China strongly denies ordering cyber-attacks through vulnerabilities in Microsoft Exchange Server. A spokesman for China’s foreign ministry said the allegations were “made up” for political purposes. There would also be insufficient evidence to designate China as the instigator.
The case revolves around four zero-day exploits that Microsoft found in March in Microsoft Exchange Server. Businesses and organizations use Exchange Server to send and receive emails. Because e-mails often contain attachments with sensitive information and e-mail addresses of various contacts, Exchange Server processes a lot of sensitive data. Information you don’t want to end up in the wrong hands.
Hackers abused the vulnerabilities found to steal confidential business and personal data. In addition, they backdoored companies and organizations that worked with Exchange Server. This allowed the attackers to penetrate their victims’ computer systems at any time to steal data or install ransomware or other malware.
As soon as Microsoft heard of the vulnerabilities, the American hardware and software company immediately worked on a solution. Many system administrators managed to solve the problem on their own. For others, the patch came too late. Tens of thousands of organizations worldwide had become victims of the zero-day exploits, including dozens of Dutch companies.
For a long time, it was suspected that Chinese state hackers were behind ransomware attacks. On Monday, an international coalition officially accused the communist country of ordering state hackers to attack companies and organizations worldwide and obtain sensitive data. The coalition consisted of the EU, US, UN, NATO, Canada, Australia, New Zealand, Japan and the United Kingdom.
The EU wrote in a press statement that China’s hacking attacks have “undermined the security and integrity of thousands of computers and networks worldwide”. The aim, according to European politicians, was to steal as much intellectual property and trade secrets as possible and to promote corporate espionage. The EU opts for diplomacy and says it will continue to urge China not to ‘use their territory for malicious cyber activities.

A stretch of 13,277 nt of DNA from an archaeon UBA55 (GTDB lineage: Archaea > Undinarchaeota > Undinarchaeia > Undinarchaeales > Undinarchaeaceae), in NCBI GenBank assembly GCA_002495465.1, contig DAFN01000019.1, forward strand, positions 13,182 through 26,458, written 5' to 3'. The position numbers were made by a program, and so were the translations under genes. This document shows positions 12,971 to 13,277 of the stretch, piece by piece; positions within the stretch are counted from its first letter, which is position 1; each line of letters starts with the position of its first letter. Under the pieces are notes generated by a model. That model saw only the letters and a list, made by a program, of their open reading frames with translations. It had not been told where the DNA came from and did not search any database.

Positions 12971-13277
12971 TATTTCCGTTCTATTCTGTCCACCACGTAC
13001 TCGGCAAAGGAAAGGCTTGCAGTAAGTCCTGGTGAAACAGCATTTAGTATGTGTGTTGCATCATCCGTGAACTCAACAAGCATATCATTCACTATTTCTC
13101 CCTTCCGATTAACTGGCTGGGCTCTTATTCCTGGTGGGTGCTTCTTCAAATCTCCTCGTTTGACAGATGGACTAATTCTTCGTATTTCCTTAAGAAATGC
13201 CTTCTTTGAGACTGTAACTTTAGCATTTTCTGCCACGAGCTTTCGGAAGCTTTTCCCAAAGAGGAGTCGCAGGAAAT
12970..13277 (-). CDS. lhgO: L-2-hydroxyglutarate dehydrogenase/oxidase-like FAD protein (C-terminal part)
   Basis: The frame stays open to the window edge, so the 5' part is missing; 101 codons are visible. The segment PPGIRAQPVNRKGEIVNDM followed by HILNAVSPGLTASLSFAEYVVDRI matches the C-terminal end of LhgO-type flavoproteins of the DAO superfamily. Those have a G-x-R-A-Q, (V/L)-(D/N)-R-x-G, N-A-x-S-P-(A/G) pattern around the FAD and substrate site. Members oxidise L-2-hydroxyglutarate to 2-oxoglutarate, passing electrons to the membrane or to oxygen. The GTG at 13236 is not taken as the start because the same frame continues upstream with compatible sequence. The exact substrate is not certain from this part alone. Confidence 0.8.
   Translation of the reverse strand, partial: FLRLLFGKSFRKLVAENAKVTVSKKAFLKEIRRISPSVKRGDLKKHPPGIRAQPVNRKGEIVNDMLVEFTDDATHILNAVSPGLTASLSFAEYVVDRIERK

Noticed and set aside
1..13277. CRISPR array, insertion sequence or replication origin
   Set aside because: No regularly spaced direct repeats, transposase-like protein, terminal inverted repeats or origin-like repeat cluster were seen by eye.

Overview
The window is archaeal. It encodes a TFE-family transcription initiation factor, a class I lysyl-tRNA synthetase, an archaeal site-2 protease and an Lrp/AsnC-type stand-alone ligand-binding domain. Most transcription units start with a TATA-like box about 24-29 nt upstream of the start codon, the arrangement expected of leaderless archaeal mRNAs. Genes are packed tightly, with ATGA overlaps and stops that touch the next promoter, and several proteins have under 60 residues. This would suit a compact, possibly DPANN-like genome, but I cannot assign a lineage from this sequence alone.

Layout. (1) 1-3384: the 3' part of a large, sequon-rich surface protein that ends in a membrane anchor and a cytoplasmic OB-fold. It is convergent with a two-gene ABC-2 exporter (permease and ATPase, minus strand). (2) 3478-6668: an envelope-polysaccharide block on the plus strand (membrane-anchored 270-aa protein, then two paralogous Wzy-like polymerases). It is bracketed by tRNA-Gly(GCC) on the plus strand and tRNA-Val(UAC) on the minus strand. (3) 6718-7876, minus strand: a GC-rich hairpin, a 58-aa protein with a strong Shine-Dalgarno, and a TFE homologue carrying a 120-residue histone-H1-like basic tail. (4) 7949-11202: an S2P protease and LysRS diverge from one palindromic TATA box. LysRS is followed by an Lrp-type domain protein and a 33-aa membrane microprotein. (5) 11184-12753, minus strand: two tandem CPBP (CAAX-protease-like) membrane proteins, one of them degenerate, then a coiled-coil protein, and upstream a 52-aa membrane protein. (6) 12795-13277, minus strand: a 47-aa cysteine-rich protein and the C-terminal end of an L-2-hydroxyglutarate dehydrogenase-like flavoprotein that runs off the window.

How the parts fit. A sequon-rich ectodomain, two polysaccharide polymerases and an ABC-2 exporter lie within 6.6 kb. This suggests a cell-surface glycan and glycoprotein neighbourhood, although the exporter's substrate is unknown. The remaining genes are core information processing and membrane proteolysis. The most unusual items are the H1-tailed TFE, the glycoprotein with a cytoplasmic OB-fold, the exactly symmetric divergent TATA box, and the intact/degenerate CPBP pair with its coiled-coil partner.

The US opted for a tougher stance. The government said cyberattacks by Chinese state hackers caused billions of dollars in damage to the US economy and society. The Justice Ministry on Monday charged four hackers with close ties to the Chinese Ministry of State Security. The suspects would have been trying to hack companies for years. Their targets included the aviation, navy, army and the education and healthcare sectors.
These allegations did not exactly go down well in China. Zhao Lijian, a spokesman for the Chinese Ministry of Foreign Affairs, says that the insinuations have been “made up” for political reasons. “China will not accept this. We do not engage in cyber attacks. The technical details provided by the US government do not constitute a complete chain of evidence,” he told a news conference in Beijing. Liu Pengyu, a spokesman for the Chinese embassy in Washington, said the allegations against China are “irresponsible.”
The Chinese ambassador to Australia, in turn, says the US is a ‘world champion’ when it comes to espionage. He is referring to a Danish report that showed that America secretly eavesdropped on European allies for years, including German Chancellor Angela Merkel, then Foreign Minister Frank-Walter Steinmeier and opposition leader of the SPD Peer Steinbrück. The NSA and the Danish secret service FE reportedly made agreements in 2008 to tap Danish internet cables. The American intelligence service used the same method to wiretap surrounding countries, including Poland, France, Norway, Sweden and the Netherlands.
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